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RE: volume of Swiss Journal of Geosciences



 
 
my computer failed to send this; sorry.
 
 
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--Forwarded Message Attachment--
From: keenir@hotmail.com
To: qi_leong@hotmail.com; dinosaur.mailing.list@listproc.usc.edu; 
tijawi@yahoo.com
Subject: RE: Stegosaur volume of Swiss Journal of Geosciences
Date: Mon, 20 Sep 2010 02:17:53 +0000
 
 
 
 
 

> Date: Sun, 19 Sep 2010 13:56:25 -0600
> From: qi_leong@hotmail.com
> To: keenir@hotmail.com; Dinosaur.Mailing.List@listproc.usc.edu
> Subject: RE: Stegosaur volume of Swiss Journal of Geosciences
> 
> 
> Anthony Docimo wrote:
> 
> <> just a hunch....because that's how it was created in the first place?
> 
> [...]
> 
> then shouldn't our default assumption (at least 
> until proven otherwise) be that _Ceratopsidae_ counts _Ceratops_ as a 
> member?>
> 
>   1. Under the philosophical framework of phylogenetic taxopnomy, one should 
> (or be forced to) include the nominative taxa in one's containing clades. 
> Always.
> 
>   2. BUT ... when stability tends to conflict with usage, and the nominative 
> form may fall outside the clade named for it, this tends to involve a large 
> conflict of content. *Ceratops montanus* may not be a member of Ceratopsidae 
> as it has been used (the clade containing the most recent common ancestor and 
> all descendants thereof of *Chasmosaurus belli* and *Centrosaurus apertus*). 
> If so, the usage implies otherwise.
 
 Could we say "okay, this was one of Marsh's mistakes - we'll use it as an 
anchor, and we won't make his mistake ourselves." and leave it at that?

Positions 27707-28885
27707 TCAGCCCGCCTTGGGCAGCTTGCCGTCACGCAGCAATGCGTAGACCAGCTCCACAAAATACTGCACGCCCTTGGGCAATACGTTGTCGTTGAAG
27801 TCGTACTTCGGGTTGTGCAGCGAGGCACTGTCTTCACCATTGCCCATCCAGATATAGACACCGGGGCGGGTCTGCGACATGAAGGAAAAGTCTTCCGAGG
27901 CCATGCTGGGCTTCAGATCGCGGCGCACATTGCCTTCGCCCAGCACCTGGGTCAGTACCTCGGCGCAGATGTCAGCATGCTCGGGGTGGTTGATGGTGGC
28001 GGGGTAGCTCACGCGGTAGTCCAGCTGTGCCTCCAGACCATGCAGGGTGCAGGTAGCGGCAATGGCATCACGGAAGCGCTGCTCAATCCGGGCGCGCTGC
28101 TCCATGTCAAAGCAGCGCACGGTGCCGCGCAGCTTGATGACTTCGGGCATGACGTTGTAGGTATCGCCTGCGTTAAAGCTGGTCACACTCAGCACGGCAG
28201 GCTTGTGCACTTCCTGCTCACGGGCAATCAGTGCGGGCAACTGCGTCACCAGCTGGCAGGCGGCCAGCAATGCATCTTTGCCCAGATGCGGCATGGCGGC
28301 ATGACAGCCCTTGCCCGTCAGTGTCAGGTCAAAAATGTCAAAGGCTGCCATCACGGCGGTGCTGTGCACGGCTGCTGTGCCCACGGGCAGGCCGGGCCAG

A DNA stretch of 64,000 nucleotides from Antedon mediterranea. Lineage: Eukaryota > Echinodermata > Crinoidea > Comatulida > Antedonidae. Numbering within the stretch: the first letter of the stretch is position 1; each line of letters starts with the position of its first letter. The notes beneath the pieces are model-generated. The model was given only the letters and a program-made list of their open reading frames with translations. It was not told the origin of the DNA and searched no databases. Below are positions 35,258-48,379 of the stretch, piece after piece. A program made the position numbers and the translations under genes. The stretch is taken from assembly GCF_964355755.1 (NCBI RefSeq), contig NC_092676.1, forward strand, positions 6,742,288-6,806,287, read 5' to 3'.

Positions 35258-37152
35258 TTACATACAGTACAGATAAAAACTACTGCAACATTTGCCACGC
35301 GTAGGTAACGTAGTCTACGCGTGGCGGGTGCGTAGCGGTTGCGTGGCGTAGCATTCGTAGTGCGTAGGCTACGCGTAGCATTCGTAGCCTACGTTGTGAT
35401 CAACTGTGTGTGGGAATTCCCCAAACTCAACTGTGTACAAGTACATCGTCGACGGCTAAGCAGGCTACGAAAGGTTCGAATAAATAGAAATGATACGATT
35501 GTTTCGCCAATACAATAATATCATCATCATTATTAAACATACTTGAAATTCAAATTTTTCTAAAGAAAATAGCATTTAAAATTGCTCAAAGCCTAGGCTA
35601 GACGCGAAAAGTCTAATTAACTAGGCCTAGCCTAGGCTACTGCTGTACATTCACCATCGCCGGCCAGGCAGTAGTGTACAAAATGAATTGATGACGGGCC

otherwise...what else do we have to rename?   (Basileosaurus(sp) was named 
before they realized it was a whale...and the Iguanadon family are not lizards
> 
> I've not seen this latter approach suggested (TMK), but it means simply 
> ignoring previous taxonomy and kinda starting over from scratch, as all other 
> taxonomic inclusive terms within this area of the tree involve ICZN mandated 
> suffixes, and that IS one of the issues causing people conniptions when it 
> comes to using *Ceratopsidae*.
 
ah.
 
 
> Date: Sun, 19 Sep 2010 16:36:52 -0700
> Subject: RE: Stegosaur volume of Swiss Journal of Geosciences
> 
> 
> 
> On Sat, 18/9/10, Anthony Docimo <keenir@hotmail.com> wrote:
> 
> > > But how do we know that Ceratopsidae encompasses _Ceratops_?
> >
> > just a hunch....because that's how it was created in the first place?
 
> Currently, every phylogenetic definition that has been proposed for 
> Ceratopsidae has pointedly excluded _Ceratops_, the name-giving taxon. 
> Instead, these definitions have included well-known genera such as 
> _Triceratops_ and _Centrosaurus_ (Dodson et al., 2004; Sereno, 2005), or 
> _Triceratops_ and _Pachyrhinosaurus_ (Sereno, 1998).
 
 so we call it a historical artifact.  nomeclature is full of them   (ie, 
"marsupial mice")
 
 
> > then shouldn't our default assumption (at least until proven otherwise) 
> > be that _Ceratopsidae_ counts _Ceratops_ as a member?

> No; we shouldn't be *assuming* anything. We should be hypothesizing, then 
> testing. The hypothesis is that _Ceratops_ is a member of the least inclusive 
> clade (Ceratopsidae) that includes _Triceratops_ and _Centrosaurus_. Until 
> this hypothesis is tested, it should not be simply assumed that _Ceratops_ is 
> a ceratopsid. 
 
 and until the results of the final tests come in?  no offense, but I doubt you 
can stop everyone from talking about _Ceratops_ and _Ceratopsidae_ until the 
last test is done.
 
its like "innocent until proven guilty" -- we should assume it *is* a 
Ceratopsid *until* proven it is not.